Houghton Festival review: an oasis in the desert

We sent Jonathan Coll to Houghton Festival 2023. Here's what he thought about the Norfolk electronic haven..

Skiddle Staff

Date published: 16th Aug 2023

To cut straight to the chase, Houghton Festival went off in ways you couldn’t even imagine; retaining its title as the best festival in the country. Word has even spread to the nation’s Royal Family, with Kate Middleton being spotted at the festival over the course of the weekend, with a Rinse FM residency surely to follow. The Daily Mail article that broke the story described the festival as “very upper class”, and while that’s hardly the first time they’ve printed absolute nonsense, we’re happy to report what actually went down in the Norfolk countryside. 

Going to the same festival in two consecutive years can often feel like a mistake - as if trying to capture lightning in a bottle twice. Reality can often struggle to keep pace with your memories, and returning to the same dancefloor once the smoke has cleared can often be disappointing. Fortunately, Houghton was the exception that disproved the rule. 


Having been established by Craig Richards and his Fabric team, their love for electronic music pours out of every corner of the festival site. The attention to detail is sublime, with art installations, sculptures and gorgeous lighting illuminating the woodland. Each of the stages has its own distinct character, enhanced by some of the crispest sound design in the country. 

The festival wasn’t quite identical to last year though, with a couple of minor tweaks evident across the site. The main Derren Smart stage was revamped to include a more prominent stage area for the enhanced array of live acts, and the Tantrum stage was more compact, which allowed for a more immersive experience. The most notable change was in the Warehouse, with London-based visual collective Weirdcore providing a spectacular visual display. This came to the fore during Bjarki’s audiovisual performance on Friday night, with vivid, twisted visuals accompanying his typically relentless techno. The 3D projections that accompanied Scuba’s remix of Audion’s Mouth to Mouth were incredible, and, with the right musical programming, the stage could be one of the festival’s best. 


That honour, however, for now at least, belongs to Terminus. The 24-hour stage has the feel of a festival entirely of its own, with the two-hour queue to match. Nestled at the bottom of a woodland path, the entire dancefloor is surrounded by trees and foliage as the most incredible sound washes over the most dedicated heads at the festival. The lineup remains a closely guarded secret, with an array of DJs popping up at all hours of the day. 

Like most live music events, there were a handful of hiccups, with the likes of Ricardo Villalobos and Helena Hauff being unable to make it to Norfolk. With the rest of the lineup being as stacked as it was, it was easy enough to shuffle the deck and find people to deputise. Zip took Villalobos’s much fêted Sunday sunrise set and laid down a similar minimal, typically percussive style that would’ve made his friend Ricardo proud. 


The highlight of the 05:00-08:00 slots was undoubtedly Midland, who this year had moved from the more expansive Derren Smart stage to the more intimate and scenic surroundings of the Pavilion. It was a sublime three hours that rolled between his more typical house cuts, to bassier tunes like Pariah’s thumping remix of Nettle Dweller.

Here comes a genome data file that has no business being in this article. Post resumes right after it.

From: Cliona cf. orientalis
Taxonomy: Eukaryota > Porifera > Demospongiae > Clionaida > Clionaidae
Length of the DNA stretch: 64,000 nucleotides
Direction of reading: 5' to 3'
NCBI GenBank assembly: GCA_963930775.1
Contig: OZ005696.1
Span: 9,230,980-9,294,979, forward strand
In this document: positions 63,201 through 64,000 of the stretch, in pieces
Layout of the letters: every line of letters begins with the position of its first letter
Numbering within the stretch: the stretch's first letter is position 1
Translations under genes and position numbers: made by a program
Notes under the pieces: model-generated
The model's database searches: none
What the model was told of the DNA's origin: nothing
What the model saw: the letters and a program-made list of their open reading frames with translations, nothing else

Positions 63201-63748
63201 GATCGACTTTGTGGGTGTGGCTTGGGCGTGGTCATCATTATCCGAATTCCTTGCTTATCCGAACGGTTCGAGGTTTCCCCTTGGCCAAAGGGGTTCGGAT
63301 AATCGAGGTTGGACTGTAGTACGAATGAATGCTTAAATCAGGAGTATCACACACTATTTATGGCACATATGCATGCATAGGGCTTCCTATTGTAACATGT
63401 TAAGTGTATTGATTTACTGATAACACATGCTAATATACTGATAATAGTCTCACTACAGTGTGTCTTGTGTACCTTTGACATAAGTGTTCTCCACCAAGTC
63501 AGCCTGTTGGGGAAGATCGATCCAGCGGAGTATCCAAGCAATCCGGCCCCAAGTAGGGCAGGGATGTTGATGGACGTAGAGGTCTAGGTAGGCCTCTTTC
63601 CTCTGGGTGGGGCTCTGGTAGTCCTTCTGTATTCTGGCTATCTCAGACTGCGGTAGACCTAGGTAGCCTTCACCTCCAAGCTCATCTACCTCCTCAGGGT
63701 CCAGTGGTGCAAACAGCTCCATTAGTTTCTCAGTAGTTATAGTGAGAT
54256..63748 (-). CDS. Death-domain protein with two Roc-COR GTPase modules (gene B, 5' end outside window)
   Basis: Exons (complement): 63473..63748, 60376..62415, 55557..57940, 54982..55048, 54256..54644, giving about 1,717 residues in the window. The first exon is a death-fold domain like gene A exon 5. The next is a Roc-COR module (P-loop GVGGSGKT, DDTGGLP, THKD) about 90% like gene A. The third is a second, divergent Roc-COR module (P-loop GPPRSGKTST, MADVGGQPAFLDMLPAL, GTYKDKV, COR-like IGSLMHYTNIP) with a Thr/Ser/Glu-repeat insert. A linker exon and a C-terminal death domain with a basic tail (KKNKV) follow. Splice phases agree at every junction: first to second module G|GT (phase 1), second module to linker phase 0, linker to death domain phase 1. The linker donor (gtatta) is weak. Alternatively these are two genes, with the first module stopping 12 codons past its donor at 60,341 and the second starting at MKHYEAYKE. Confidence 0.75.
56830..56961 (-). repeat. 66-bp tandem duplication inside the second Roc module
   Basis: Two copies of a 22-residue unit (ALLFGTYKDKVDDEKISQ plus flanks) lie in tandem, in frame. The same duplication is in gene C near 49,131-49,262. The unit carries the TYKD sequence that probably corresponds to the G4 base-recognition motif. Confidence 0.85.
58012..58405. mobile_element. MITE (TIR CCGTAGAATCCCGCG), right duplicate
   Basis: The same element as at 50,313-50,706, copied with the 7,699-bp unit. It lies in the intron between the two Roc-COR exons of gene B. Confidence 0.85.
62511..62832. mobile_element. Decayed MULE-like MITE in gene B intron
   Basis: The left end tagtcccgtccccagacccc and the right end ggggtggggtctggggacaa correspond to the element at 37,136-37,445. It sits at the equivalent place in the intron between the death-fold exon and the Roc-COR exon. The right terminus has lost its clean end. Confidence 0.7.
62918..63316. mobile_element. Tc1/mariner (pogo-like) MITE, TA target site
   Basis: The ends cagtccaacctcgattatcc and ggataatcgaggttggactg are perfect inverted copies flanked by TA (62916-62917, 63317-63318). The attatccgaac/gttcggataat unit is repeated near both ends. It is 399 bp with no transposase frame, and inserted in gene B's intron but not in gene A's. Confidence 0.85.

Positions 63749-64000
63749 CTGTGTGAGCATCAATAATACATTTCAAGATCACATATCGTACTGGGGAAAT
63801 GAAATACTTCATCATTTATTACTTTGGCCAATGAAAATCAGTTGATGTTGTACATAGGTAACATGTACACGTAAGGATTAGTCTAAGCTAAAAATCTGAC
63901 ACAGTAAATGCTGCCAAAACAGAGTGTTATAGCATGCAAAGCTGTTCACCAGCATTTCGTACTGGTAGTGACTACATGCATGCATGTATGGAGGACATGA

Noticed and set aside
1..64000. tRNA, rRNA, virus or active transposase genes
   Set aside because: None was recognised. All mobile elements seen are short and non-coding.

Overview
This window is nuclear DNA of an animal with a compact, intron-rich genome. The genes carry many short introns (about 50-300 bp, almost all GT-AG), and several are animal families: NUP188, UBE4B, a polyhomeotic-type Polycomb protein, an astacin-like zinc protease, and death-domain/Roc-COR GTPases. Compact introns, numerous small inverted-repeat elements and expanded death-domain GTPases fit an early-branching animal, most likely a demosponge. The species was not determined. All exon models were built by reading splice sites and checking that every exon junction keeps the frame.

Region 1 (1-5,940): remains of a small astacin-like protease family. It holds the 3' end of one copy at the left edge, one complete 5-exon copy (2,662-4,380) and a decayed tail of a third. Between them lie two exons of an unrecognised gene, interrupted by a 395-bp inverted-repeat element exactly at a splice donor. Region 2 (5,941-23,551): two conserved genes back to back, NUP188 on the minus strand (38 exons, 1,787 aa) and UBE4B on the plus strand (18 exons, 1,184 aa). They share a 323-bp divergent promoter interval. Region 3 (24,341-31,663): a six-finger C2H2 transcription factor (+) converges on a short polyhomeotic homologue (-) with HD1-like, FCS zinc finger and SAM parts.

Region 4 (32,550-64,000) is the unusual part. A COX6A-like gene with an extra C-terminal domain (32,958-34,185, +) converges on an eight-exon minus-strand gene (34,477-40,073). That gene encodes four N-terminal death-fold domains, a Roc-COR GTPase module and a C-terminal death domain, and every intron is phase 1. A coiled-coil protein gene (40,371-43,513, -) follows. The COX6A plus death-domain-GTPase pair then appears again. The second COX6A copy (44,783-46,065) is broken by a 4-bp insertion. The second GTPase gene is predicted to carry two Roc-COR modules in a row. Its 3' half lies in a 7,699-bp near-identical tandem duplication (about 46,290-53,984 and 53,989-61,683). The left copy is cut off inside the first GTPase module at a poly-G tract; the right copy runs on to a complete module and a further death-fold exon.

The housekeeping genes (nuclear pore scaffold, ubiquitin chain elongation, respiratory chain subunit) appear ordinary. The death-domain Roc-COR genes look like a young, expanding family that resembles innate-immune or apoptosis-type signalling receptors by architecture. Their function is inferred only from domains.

Musically, Houghton is on another planet to the rest of its UK counterparts. Individual track IDs are hard to come by, and the overwhelming impression is that each of the artists spends all year collecting secret weapons to unleash at the apex of the UK festival season. No set epitomised this more than Ben UFO; an avalanche of UKG bangers which brought an unrivalled, chaotic energy to Houghton’s Saturday night. He did reach for a couple of favourites, both old and new, with Pangaea’s Installation and DJ Loveshy’s Flowdan edit rattling the Earthling stage. 


Despite not being able to land my finger on many of the tunes I heard this weekend, there’s always something to be learned about the general trend of the UK clubbing scene. If Houghton is anything to go by, UK garage is king and drum & bass is back. Calibre’s liquid set on Saturday night was mesmerising, and DBridge closed the Outburst stage with heavier cuts. Pangaea brought the curtain down on the Derren Smart stage on Sunday night, with a couple of dreamy, piano-tinged ambient tracks capping off the most extraordinary weekend of electronic music. The crowd once again were an absolute pleasure. A group of the most switched-on, good-natured people you can ever hope to meet, and I hope to meet them exactly where I left them this time next year. 

The 2022 edition of Houghton was remarkable, though the intervening 12 months have felt particularly grim for much of the UK. Houghton Festival is an oasis in the desert, and that feeling of kinship that I felt on the dancefloor this weekend will sustain us all as we prepare to return to work on the dreariest of Tuesdays. It’s The Street’s Weak Become Heroes come to life - Come have a dance now, see you later, pleased to meet you, likewise, a pleasure


Jonathan Coll



Check out our What's On Guide to discover even more rowdy raves and sweaty gigs taking place over the coming weeks and months. For festivals, lifestyle events and more, head on over to our Things To Do page or be inspired by the event selections on our Inspire Me page.








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